There is also a more general issue of what the Olympic Games represent. The NBA, the IOC and FIBA, we have all earned a lot – not just in financial terms – from professional athletes being at the Olympics since 1992. This is the case with regards to the way basketball has grown, from where we were then to where we are now.

So it would be premature to make changes in the quality of basketball at the Olympics, especially before having maximised the potential of the World Cup. So it’s too early to make any changes in the Olympic programme.

FIBA’s main man does talk about boosting the profile of the existing World Cup of Basketball and of petitioning to add 3-on-3 basketball for the next Olympics games. But he’s not touching the tournament age limit.

You can bet Stern and the owners are still going to try and push it, still try to pump up the World Cup by partnering with FIBA, by trying to offer the one thing they have the most of — money.

NBA owners see all the money the Olympics generate and they want a piece of it for using “their” players. They would never phrase it that way, but that is the reality of their actions on this. They see the money and they want a cut, and they think partnering with FIBA can get them that. (Well, not Mark Cuban, he wants the NBA to strike out on its own with an international tournament.)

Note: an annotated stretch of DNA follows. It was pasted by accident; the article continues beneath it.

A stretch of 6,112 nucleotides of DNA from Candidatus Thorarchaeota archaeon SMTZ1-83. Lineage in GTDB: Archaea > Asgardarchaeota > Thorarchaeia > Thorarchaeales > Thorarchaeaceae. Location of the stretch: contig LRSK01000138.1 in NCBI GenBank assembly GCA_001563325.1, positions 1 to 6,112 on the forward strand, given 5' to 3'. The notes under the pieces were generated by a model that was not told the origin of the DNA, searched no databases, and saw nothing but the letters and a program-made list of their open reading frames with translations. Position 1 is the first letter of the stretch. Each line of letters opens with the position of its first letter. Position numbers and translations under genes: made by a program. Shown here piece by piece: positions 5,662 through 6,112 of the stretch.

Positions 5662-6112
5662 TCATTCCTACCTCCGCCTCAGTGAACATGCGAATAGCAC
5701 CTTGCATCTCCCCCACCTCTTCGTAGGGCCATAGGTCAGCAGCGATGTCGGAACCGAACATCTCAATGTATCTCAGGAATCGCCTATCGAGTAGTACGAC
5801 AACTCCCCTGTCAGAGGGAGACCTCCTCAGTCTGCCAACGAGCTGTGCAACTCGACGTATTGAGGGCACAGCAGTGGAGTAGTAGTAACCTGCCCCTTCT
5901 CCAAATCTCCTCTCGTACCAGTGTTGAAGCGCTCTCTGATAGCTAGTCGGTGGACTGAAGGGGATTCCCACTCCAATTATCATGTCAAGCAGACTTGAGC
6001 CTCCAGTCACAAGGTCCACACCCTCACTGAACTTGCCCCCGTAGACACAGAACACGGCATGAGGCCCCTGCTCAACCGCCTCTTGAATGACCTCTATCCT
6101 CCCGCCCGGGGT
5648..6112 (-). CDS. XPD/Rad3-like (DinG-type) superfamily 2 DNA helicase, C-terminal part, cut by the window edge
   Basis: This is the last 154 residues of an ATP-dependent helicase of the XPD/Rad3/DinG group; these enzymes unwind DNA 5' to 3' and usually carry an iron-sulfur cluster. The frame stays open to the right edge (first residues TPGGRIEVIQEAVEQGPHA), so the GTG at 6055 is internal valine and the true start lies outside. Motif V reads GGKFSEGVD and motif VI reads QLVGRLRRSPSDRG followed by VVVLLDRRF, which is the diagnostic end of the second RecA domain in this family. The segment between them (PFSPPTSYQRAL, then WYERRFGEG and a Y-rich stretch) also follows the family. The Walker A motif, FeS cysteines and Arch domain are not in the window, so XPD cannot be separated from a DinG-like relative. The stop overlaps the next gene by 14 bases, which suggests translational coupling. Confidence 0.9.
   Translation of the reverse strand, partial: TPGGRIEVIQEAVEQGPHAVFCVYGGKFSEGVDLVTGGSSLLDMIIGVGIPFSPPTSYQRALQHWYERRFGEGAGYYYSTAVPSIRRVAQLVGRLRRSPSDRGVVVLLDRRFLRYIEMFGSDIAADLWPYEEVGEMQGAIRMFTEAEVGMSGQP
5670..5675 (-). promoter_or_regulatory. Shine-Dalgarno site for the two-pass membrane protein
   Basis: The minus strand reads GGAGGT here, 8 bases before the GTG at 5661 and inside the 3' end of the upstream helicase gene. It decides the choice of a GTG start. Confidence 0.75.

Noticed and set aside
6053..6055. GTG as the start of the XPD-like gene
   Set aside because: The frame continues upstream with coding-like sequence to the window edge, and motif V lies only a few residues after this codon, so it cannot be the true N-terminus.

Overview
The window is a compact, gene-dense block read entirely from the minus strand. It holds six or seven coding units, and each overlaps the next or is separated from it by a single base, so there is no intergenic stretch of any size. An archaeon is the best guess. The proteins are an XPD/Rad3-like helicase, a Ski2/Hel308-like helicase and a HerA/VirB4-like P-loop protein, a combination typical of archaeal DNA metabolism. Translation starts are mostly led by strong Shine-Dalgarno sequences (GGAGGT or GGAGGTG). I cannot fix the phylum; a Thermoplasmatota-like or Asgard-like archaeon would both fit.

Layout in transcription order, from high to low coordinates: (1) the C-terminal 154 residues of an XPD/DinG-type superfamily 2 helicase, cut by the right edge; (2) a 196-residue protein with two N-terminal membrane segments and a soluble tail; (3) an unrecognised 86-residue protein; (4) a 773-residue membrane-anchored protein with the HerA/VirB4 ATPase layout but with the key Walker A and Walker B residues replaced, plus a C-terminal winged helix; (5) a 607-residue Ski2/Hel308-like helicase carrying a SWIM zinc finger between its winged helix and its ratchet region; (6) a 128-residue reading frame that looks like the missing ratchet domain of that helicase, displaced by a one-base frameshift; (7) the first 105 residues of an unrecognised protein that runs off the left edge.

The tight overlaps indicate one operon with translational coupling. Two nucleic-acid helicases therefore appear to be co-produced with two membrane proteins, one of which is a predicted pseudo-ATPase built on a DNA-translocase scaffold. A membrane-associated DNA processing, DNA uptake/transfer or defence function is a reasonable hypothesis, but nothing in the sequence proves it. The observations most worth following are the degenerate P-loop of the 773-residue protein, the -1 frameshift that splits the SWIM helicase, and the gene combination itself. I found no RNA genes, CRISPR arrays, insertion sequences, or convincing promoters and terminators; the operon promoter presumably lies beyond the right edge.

They all miss on how the Olympics is a much bigger stage to promote their product than one they could create themselves in a World Cup — there were 40 current and former NBA players in the Olympic tournament and they were the cream of the crop, including 21 in the gold medal game. The World Cup of Basketball will never be the platform and draw the Olympics are based both on tradition and on the fact that the Olympics are more than just hoops.

And that really is the best part of the Olympic experience for basketball — it is part of something bigger than itself. Kobe Bryant and LeBron James and Kevin Durant are hanging out with cyclists and rowers at the opening ceremonies, they are showing up to watch beach volleyball, they are representing our nation the right way.

Sometimes it’s about more than money. Or, at least it should be.